In the years since the horror of 9/11, government and law enforcement agencies have been all too eager to provide us with the illusion of safety for the small price of our privacy, our dignity, and our God-given human rights. We have since been systematically conditioned to accept the ever-increasing presence of the authorities in both our public and private lives, and to accept whatever enforcement methods they adopt, because it’s in the interest of our collective security. The more we’ve grown accustomed to the increasing power of government over our lives, the more accepting we’ve become of their increasingly totalitarian behavior toward us.

America’s post-9/11 rush into the authoritarian arms of a Big Brother-style police state has created a weak-minded, fearful society populated by obedient servants to an increasingly iron-fisted master.

This brings us back to Munoz’s “tone-deaf” staff memo. His initial criticism of Dr. Dao was to question why he “defied Chicago Aviation Security Officers the way he did”. Later in the memo, he further notes that Dao “ran back on to the aircraft in defiance of both our crew and security officials”. Why on earth would anyone defy an order from the authorities, even if they believe it unjust? I find it amusing that Munoz would question the motives of someone who would do such a dreadful thing as defy the authorities.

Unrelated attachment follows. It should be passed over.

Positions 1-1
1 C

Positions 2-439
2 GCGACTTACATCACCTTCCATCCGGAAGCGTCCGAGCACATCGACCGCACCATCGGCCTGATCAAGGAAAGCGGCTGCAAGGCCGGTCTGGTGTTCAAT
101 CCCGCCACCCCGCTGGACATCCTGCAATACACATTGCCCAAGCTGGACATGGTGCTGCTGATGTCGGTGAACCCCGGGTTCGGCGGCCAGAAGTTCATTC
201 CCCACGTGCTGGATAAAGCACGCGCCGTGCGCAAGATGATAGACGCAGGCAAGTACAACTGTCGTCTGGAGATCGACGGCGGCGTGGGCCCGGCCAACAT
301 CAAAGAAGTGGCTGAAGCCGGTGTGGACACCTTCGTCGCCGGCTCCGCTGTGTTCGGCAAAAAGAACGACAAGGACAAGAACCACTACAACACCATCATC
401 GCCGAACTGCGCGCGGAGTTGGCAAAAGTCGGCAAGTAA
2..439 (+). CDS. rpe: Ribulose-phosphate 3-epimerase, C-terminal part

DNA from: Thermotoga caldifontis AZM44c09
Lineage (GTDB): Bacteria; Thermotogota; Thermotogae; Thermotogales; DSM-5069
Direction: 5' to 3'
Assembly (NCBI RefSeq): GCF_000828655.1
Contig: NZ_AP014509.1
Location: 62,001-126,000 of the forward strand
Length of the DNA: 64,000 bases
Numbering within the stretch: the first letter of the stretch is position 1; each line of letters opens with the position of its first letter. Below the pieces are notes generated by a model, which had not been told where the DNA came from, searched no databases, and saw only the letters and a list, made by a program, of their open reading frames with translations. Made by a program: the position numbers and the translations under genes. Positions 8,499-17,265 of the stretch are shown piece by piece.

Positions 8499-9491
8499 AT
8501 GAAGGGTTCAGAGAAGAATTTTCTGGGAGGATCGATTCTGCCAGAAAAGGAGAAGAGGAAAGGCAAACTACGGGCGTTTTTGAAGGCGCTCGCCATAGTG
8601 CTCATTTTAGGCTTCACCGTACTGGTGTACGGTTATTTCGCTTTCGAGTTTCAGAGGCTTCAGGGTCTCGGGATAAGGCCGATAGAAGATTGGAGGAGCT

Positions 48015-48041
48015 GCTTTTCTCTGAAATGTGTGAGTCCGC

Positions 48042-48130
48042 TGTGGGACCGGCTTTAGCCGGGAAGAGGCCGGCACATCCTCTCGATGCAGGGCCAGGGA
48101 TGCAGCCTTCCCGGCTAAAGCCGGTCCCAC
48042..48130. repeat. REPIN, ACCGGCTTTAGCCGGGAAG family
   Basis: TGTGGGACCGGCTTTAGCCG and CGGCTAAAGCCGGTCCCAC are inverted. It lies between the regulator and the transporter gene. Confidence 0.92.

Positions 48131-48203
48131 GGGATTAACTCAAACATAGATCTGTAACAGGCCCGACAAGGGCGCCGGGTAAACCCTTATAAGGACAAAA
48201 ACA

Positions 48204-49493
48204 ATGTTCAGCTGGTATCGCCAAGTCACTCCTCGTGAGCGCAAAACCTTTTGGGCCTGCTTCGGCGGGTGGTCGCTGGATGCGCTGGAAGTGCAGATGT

Dao refused to give up a seat he paid for and from which felt he was being unjustly evicted. Keep in mind, this situation was entirely created by the bad policies and poor planning of United Airlines. Regardless, the airline was willing to order authorities to flex the muscles of the post-9/11 security state on their behalf.

By the way, that’s why this incident shouldn’t be dismissed with the “United is a private company and can do what they want” line. In most cases I would agree, but in this case, the airline utilized the full force of the state to solve their private, non-violent dispute with a customer. Therefore, United is not just a private company. It’s a private company with the ability to wield the full and often violent power of the state against American citizens, not only when enforcing the law, but evidently when enforcing mere company policy. I’d say that makes United more than just your average “private company”.